It wasn’t clear who would headline the Concert for Valor when it began. Would it be Bruce Springsteen, who was inducted into the Rock and Roll Hall of Fame in 1999 and has lent his celebrity to veterans charities for years? Would it be Metallica, the heavy metal heroes whose music has resonated with this generation of American service member?

But rapper Eminem took the honors, fresh off the release of a freestyle in which he suggests he’ll punch singer Lana Del Ray “in the face twice like Ray Rice.” That already was controversial, but then Shady added fuel to the fire with his salute from the stage to those who have served.

“Happy motherf—ing Veterans Day,” he said — and then Twitter exploded.

Never mind that the foul-mouthed salute was greeted by plenty of cheers. Or that Eminem swearing is about as common as a 19-year-old lance corporal standing watch somewhere. The faux-controversy erupted anyway, and was one of the worst things about the show.

Here are some of the other best (and worst) things that happened, as seen by Checkpoint. I was standing among the crowd off of 4th and Independence streets, with a lot of veterans.

Metallica brings dozens of veterans on stage for performance
Anyone doubting whether Metallica would have its heart in the concert was quickly answered. The band came out with a thunderous performance of “For Whom the Bell Tolls,” and had dozens of veterans on stage during the performance.

The band followed with two more classics, “Master of Puppets” and “Enter Sandman.” In between, frontman James Hetfield offered this: “We finally get to play for our heroes.”

Anti-war music at a show for valor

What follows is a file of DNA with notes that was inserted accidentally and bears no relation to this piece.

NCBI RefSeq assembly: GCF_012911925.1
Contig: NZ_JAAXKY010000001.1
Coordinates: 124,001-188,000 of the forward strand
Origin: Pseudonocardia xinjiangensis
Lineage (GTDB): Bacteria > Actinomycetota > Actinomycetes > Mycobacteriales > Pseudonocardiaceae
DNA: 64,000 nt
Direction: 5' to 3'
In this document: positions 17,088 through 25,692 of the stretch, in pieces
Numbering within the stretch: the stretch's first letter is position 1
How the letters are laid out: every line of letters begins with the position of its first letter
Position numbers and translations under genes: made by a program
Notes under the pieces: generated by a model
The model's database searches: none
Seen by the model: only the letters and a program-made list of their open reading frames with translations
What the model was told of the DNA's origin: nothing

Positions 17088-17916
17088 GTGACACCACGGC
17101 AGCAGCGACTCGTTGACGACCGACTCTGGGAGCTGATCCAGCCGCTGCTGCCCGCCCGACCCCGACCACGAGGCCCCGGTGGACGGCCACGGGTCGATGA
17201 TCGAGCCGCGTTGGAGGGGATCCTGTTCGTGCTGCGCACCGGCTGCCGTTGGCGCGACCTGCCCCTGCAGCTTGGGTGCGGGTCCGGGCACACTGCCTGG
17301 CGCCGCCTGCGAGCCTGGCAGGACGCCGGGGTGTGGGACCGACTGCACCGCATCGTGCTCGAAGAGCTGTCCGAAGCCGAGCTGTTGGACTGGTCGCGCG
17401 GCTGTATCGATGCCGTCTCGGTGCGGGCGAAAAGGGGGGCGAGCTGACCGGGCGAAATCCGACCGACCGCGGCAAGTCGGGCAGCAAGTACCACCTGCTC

One of the biggest surprises of the night was Dave Grohl, Zac Brown and Springsteen combining to perform Creedence Clearwater Revival’s 1969 hit, “Fortunate Son.” Written during the Vietnam War, it’s a raucous takedown of blind patriotism, class warfare and those who are quick to send troops to war without going themselves.

The song was greeted with energy by much of the crowd, as this video shot on site shows:

But the third verse in particular — in which Springsteen sings that he “ain’t no military son,” is taking heat. Some questioned whether it was the appropriate choice, as my Washington Post colleague Justin Moyer already noted. Reactions are mixed:

Springsteen’s performance got additional scrutiny because he not only played his 1984 mega-hit “Born in the U.S.A.,” but stripped it down into an bluesy, acoustic version that highlighted its dark lyrics. Decades after its release, casual fans still confuse it with being an upbeat patriotic sing-along. But it actually includes lines like “I had a brother at Khe Sanh fighting off the Viet Cong / They’re still there, he’s all gone.”

Reaction, again, was mixed:

As noted previously, Springsteen has been involved in veterans charities for years.

The Black Keys not mentioning the reason they were there

The Black Keys took the stage relatively early in the concert, playing hits “Howlin’ for You,” “Fever” and “Lonely Boy.” Notably missing, however: Not once did they give the veterans and active-duty troops present a shout-out. Wasn’t that half the point?

To be fair, though, their performance was popular:

Carrie Underwood brings out the "Singing Sergeants"

Country star Carrie Underwood’s performance turned into a sing-along for many, especially during her hit “Before He Cheats.” But it was another song of hers — “Something in the Water” — that gave the Air Force’s chorus, the Singing Sergeants, a chance to shine.

The group is based at Joint Base Anacostia-Bolling in Washington, and includes 23 musicians, Air Force officials say.

Reaction to videos of inspiring vets
In between performances, the crowd — and viewers on HBO at home — were shown videos of inspiring veterans who are profiled in the new book “For Love of Country,” by Starbucks CEO Howard Schultz and Washington Post journalist Rajiv Chandrasekaran.

Several of them, including Medal of Honor recipient Leroy Petry, were greeted with a warm ovation when it was revealed to the crowd they were in attendance. Petroy, who lost his right hand while throwing an enemy hand grenade away from two fellow soldiers, appeared to get emotional at the response.